1.         The Sundarbans (Bangladesh) (N 798)

Year of inscription on the World Heritage List  1997

Criteria  (ix)(x)

Year(s) of inscription on the List of World Heritage in Danger  N/A

Previous Committee Decisions  see page https://whc.unesco.org/en/list/798/documents/

International Assistance

Requests approved: 0 (from 2008-2008)
Total amount approved: USD 75,000
For details, see page https://whc.unesco.org/en/list/798/assistance/

UNESCO Extra-budgetary Funds

USD 32,590 from Switzerland following a Special Appeal by the Sector for External Relations of UNESCO. 

Previous monitoring missions

2007: World Heritage Centre mission 

Factors affecting the property identified in previous reports

Illustrative material  see page https://whc.unesco.org/en/list/798/

Conservation issues presented to the World Heritage Committee in 2011

On 31 March 2011, a report on the state of conservation of the property was submitted by the State Party. The report provides concise comments on the implementation of the Committee recommendations adopted at its 33rd session (Seville, 2009).

a) Repair of damage caused by cyclone Sidr

In November 2007, Bangladesh was hit by cyclone Sidr, which passed directly over the eastern component of the property, causing severe damage to the environment and park infrastructure. The State Party reports that work to restore damaged or destroyed infrastructure is currently on-going, and that the UNESCO funded project “Support to Essential Management Capacity in the Sundarbans WH Site following the passage of cyclone Sidr” is in its final stage. It also reports that under said project, besides the procurement of boats and building of staff housing in phase I, tiger darting equipment has been purchased and the Kochikhali jetty and Kokilmoni patrol post have been repaired. The State Party notes that wildlife sanctuary management training for the property’s staff will be given soon. The World Heritage Centre and IUCN note that the Bangladesh Tiger Action Plan (BTAP), a governmental policy level document, states that resources and infrastructure are insufficient for carrying out effective patrolling of the property. Although not provided by the State Party, the BTAP 2009-2017 contains relevant information about the conservation and management of the property, as the vast majority of Bangladesh’ tiger population is restricted to the Sundarbans Reserve Forest, which includes the property. The BTAP notes that some guard posts do not have boats, and that others have slow boats and inadequate budget for maintenance or fuel. It also notes that drinking water, food supplies and medical facilities are limited, and that no budget is set aside to cope with emergency situations, such as cyclones.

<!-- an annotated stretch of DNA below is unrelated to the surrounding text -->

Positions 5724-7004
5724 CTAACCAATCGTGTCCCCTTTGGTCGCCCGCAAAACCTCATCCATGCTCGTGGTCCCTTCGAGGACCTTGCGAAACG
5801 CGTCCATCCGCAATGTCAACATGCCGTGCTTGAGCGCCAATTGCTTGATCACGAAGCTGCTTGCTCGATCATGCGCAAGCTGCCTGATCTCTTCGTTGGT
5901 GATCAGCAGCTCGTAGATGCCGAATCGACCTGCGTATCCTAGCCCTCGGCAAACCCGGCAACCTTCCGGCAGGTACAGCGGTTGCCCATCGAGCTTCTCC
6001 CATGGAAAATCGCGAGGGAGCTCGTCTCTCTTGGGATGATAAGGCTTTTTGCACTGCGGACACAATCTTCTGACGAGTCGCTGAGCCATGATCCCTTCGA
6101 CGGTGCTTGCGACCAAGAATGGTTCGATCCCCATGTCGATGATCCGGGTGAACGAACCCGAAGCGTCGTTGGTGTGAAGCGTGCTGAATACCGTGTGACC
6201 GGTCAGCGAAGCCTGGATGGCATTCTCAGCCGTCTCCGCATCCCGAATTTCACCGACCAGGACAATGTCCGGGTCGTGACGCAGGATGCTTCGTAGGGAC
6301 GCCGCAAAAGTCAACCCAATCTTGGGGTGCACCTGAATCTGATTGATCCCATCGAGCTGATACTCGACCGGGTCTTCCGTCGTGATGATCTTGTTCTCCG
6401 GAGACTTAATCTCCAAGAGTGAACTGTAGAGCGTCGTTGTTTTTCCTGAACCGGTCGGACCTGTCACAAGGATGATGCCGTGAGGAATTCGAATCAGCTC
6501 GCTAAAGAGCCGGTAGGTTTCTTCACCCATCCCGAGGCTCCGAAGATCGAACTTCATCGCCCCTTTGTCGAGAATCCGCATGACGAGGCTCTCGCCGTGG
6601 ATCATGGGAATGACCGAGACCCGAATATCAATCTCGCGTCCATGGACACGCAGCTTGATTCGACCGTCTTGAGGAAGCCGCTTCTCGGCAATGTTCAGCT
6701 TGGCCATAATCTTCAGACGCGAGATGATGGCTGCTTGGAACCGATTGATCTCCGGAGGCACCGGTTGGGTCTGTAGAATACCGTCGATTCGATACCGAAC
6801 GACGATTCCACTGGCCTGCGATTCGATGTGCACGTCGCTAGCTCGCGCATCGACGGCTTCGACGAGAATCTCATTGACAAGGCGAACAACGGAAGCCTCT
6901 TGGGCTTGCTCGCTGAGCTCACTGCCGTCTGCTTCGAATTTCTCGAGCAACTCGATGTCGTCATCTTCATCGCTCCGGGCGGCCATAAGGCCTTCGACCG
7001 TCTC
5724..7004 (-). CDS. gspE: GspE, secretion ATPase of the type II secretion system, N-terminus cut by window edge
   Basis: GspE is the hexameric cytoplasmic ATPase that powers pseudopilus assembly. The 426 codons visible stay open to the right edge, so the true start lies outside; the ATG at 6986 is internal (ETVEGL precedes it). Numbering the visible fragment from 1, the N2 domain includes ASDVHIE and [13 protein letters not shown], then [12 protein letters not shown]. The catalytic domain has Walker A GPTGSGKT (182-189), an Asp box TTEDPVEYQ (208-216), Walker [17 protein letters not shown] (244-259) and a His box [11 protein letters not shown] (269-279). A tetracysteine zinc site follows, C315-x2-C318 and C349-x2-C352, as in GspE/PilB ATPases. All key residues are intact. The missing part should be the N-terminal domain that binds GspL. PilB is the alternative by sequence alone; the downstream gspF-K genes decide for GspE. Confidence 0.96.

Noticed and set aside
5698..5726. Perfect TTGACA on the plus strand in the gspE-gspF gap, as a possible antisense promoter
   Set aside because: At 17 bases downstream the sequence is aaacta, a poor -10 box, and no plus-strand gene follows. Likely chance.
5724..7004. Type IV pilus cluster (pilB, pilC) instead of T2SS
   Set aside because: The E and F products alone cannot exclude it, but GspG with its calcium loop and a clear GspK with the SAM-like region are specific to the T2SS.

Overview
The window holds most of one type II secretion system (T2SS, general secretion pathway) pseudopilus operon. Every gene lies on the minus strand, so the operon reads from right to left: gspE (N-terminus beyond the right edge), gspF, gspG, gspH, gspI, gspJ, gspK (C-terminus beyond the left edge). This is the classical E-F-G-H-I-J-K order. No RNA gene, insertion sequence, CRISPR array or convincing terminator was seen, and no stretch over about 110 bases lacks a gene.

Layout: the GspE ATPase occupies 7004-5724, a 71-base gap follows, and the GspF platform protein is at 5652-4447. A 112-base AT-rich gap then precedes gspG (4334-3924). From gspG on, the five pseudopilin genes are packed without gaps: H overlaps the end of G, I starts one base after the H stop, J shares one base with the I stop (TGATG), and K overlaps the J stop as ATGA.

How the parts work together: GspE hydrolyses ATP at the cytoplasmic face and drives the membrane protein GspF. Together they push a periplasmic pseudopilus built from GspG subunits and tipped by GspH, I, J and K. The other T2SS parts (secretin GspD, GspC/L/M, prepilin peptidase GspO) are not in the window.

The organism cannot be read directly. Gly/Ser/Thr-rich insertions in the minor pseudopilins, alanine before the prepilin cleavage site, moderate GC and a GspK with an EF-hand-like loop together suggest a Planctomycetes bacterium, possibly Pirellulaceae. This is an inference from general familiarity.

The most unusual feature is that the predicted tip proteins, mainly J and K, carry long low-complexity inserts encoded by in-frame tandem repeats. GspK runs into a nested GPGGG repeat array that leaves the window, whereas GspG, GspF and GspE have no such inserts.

b) Ecological monitoring and climate change

The State Party reports that its Forest Department is starting the project “Sundarbans Environmental and Livelihoods Security” (SEALS), which includes logistic support for ecological monitoring and documenting the impact of climate change on the Outstanding Universal Value (OUV) of the property. This 5-year - 10-million euro project begun in January 2011. The State Party provides no further detail. The BTAP also states that the expansion of the coastal greenbelt through mangrove afforestation is part of the Bangladesh Climate Change Strategy and Action Plan. The BTAP identifies potential impacts from climate change through sea-level rise, increased cyclone frequency and altered fresh-water flow into the property.